"The Ultimate Arthur Alexander"
Razor & Tie (1993)
1000 Recordings to Hear Before You Die
Tom Moon focuses on two aspects to Arthur Alexander’s career: his supposed blurring of genres (which I think is overplayed) and the mystery of how he did not become an icon in pop music (which I agree with entirely).
In regards to finding an ultra-specific genre with which to label Alexander, I think Moon and other critics are exaggerating the influence of country music upon Alexander’s work. There is no doubt that there is a country tint to several of the tracks included on this compilation. Hits like “You Better Move On” and “Call Me Lonely” and a few others on the album use features like acoustic guitars and jangling piano lines to lend a western feel. But like I said, it’s only on a few tracks. To overall label Alexander something as precise as “country soul” is misleading.
The soul part of Alexander’s game is entirely accurate however. Alexander may not sound exactly like Solomon Burke, but I got the same sensations from listening to both. Alexander’s sad tracks are moving and sympathetic, the best of which is “Anna (Go to Him),” a song of resigned permission to a lover considering another man. But Alexander’s upbeat tracks are undoubtedly soul/R&B, including the hoppy “Pretty Girls Everywhere.” Perhaps the most-telling track is the eventual single “Shot of R&B,” which describes how the genre is sure to liven up any night.
Genre aside, it’s astonishing that this guy is not etched into the stone of pop history alongside the other R&B greats. It’s one thing for a guy to write great songs, and then nobody hears them. It’s another thing for Alexander, whose tracks were covered by the biggest bands of the ‘60s. The Beatles covered “Anna (Go to Him)” and the Rolling Stones tried its hands with “You Better Move On.” How can an artist that was an inspiration to the era’s two biggest bands not catch on with the planet’s other (at the time) 5 billion people? Look at modern pop artists like Bruno Mars, who first gained attention by writing hits for B.o.B. and Cee Lo Green, and is now equally famous for his own performances.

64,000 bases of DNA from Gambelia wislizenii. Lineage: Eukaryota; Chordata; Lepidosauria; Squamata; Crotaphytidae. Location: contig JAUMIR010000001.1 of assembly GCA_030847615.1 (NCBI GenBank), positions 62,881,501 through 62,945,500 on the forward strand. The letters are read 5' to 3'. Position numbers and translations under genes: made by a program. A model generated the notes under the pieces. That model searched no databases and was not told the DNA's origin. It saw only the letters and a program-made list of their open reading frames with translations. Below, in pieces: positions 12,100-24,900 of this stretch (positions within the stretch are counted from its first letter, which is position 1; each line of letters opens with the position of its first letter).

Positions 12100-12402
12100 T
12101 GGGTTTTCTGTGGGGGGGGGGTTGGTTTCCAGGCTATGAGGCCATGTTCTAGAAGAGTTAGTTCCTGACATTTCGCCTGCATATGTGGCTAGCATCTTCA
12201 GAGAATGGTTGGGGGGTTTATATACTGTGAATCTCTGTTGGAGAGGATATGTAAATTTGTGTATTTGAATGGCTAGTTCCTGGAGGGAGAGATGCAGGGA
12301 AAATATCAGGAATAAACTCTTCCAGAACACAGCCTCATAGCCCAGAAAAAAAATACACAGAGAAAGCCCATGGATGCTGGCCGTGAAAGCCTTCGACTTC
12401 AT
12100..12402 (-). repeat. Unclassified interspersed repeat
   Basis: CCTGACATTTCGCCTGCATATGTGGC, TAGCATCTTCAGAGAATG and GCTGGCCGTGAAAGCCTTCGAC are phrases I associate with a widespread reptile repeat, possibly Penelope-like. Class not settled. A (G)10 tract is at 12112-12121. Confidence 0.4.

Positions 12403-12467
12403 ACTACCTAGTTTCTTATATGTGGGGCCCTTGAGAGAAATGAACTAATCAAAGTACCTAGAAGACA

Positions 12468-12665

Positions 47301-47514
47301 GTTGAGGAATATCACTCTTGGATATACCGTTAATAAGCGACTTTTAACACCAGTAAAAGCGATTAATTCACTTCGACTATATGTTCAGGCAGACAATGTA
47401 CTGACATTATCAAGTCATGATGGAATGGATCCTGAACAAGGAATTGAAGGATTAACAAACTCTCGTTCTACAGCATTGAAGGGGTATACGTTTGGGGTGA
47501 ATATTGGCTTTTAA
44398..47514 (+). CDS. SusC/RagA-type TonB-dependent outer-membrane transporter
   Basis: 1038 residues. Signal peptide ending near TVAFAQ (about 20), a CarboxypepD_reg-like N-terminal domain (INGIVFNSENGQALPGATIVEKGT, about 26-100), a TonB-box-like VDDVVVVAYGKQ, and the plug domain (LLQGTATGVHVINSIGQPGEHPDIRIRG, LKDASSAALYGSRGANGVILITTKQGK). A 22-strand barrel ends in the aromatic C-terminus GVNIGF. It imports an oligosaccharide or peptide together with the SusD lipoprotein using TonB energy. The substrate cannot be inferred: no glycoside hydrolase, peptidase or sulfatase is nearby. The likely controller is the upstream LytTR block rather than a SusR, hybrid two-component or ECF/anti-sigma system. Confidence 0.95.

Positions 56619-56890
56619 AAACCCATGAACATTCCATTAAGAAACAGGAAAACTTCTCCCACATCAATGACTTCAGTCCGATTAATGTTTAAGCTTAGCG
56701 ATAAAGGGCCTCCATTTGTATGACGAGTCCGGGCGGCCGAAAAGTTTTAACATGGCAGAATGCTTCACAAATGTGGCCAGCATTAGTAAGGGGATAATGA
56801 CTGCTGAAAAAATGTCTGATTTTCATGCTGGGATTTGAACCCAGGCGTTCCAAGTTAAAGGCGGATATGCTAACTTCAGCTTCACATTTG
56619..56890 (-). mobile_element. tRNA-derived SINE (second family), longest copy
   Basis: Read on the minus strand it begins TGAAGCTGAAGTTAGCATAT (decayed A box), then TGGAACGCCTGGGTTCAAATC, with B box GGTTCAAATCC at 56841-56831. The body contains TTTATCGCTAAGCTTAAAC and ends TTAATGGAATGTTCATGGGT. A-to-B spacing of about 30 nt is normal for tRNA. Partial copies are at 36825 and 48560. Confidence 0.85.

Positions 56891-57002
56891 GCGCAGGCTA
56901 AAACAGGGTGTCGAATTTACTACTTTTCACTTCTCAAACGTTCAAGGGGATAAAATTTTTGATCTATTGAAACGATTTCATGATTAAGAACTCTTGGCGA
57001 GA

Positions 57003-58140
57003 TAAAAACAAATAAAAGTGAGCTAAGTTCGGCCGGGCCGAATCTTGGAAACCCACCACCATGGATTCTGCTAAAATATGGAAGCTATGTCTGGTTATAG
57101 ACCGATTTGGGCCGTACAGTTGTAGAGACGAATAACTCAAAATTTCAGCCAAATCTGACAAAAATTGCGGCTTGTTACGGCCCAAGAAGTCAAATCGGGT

If you want to call Alexander’s music “soul country,” fine. If you want to call it death metal, so be it (although that’d be weird). Call it what you will, just don’t ignore it. Alexander may have missed out on being a superstar but it’s never too late to simply appreciate his work.
INTERESTING FACT: Alexander might not have even been recognized by Moon and other modern critics if he hadn't been "rediscovered" in the early '90s. He was driving a bus in Cleveland when, somehow or other, a record label found him and recorded a comeback album. He would die later in the year before touring in support of the record.